And Then There Was Cake in the Garden
Rose can’t eat the cake.
Rose can’t eat the cake with sugar carrots.
And there are beets made of deep red icing
that Rose can’t eat and not to forget
the potatoes and zucchini and asparagus
and tiny fingerlings and perhaps
a garlic fond or two made of fondue
that Rose can’t eat.
It’s been said the icing is green.
Whispers have reached the court
of chocolate every other
tongue will touch. Chocolate!
Oh Rose you will be baked bread
and brownies; turnips pickled
in your name.
Rose you will get a silver dollar from ’72,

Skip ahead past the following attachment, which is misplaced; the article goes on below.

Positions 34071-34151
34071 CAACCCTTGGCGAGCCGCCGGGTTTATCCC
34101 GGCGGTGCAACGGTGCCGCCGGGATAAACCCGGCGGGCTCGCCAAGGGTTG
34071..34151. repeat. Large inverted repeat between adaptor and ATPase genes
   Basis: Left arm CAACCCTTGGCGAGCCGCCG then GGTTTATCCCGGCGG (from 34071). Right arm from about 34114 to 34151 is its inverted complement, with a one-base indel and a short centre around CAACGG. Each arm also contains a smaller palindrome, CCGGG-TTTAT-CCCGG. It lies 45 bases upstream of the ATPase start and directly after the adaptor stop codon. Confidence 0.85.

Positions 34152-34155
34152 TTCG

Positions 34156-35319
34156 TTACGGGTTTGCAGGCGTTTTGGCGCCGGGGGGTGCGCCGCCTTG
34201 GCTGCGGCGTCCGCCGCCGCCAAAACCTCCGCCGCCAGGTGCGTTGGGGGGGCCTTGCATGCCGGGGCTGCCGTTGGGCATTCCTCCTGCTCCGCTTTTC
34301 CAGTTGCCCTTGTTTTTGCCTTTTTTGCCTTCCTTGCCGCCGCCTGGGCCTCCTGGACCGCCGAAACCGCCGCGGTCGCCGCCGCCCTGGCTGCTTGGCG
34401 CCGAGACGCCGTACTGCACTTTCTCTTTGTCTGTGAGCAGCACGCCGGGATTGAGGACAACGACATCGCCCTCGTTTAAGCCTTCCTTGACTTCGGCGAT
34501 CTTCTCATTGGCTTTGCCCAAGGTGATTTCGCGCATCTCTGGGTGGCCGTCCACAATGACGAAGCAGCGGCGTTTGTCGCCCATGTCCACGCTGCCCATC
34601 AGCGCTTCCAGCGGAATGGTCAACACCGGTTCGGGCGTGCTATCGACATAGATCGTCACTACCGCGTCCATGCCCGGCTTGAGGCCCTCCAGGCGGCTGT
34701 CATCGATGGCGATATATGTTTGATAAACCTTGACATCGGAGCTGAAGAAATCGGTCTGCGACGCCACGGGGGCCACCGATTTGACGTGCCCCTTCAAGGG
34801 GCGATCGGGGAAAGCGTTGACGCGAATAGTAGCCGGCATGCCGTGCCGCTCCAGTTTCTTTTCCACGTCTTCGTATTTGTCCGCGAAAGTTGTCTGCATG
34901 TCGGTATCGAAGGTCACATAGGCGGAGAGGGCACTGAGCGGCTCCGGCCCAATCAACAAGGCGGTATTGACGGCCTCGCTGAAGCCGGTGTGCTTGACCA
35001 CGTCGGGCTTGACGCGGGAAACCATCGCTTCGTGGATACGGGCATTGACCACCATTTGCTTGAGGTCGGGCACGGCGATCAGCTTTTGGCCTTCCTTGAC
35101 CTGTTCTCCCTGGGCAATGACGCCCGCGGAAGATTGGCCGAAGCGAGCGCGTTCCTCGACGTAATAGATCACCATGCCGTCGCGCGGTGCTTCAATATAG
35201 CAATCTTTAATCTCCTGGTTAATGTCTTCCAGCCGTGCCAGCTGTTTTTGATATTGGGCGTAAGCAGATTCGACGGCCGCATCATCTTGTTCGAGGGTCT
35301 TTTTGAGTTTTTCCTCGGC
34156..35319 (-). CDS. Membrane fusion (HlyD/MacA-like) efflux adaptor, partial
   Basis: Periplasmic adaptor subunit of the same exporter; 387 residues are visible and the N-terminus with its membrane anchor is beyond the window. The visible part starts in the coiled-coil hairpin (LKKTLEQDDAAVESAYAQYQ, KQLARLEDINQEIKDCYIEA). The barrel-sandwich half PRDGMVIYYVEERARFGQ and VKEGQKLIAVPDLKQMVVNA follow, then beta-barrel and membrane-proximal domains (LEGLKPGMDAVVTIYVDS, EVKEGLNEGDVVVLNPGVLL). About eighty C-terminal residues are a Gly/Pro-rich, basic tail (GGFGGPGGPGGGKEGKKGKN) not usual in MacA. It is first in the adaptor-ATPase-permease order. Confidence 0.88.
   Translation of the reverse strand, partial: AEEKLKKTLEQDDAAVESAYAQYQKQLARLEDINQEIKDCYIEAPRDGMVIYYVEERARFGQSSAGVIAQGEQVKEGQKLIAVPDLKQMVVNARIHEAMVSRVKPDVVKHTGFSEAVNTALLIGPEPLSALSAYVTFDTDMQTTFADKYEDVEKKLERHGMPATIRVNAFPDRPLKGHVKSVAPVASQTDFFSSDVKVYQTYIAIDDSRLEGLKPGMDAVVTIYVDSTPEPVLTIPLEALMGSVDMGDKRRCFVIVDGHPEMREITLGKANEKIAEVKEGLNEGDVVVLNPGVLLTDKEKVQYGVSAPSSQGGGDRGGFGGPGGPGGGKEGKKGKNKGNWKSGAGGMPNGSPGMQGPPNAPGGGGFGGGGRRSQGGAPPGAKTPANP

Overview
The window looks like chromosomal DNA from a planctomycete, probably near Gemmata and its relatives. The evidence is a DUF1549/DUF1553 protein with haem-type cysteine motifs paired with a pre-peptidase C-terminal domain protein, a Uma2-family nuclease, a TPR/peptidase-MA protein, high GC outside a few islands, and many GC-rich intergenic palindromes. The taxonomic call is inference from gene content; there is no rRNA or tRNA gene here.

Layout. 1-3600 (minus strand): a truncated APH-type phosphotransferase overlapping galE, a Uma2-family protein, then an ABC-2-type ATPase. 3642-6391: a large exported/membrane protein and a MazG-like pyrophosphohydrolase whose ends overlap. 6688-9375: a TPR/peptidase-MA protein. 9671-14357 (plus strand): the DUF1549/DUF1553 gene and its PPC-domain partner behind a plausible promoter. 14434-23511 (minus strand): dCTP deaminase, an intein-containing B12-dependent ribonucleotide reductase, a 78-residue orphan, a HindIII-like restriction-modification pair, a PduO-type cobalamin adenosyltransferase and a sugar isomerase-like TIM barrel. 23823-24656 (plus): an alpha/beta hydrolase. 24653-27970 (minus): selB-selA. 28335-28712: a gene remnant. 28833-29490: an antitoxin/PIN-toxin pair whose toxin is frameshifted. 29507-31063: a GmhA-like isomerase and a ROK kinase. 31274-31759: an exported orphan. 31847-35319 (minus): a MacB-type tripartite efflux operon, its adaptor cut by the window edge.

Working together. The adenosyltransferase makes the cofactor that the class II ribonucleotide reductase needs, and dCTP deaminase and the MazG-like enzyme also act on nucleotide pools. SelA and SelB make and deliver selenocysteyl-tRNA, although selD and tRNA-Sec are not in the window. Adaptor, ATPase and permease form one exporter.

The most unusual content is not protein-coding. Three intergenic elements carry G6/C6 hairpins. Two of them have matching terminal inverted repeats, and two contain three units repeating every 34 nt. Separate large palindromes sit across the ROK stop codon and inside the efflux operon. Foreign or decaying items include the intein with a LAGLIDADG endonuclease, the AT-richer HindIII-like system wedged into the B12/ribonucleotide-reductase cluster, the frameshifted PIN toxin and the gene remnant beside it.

colporteurs in the street
chant Frere Jacques just for you.
Rose with your blue bucket, yellow gloves,
on this warm and falling night, you will make
for us angels
unconsecrated by cake.
Deborah Bacharach is the author of After I Stop Lying (Cherry Grove Collections, 2015). Her poems have been published in journals nationally and internationally, including The Antigonish Review, Arts & Letters, Calyx, Cimarron Review, New Letters and Poet Lore. She is a college writing instructor, editor, and tutor and lives in Seattle with her family.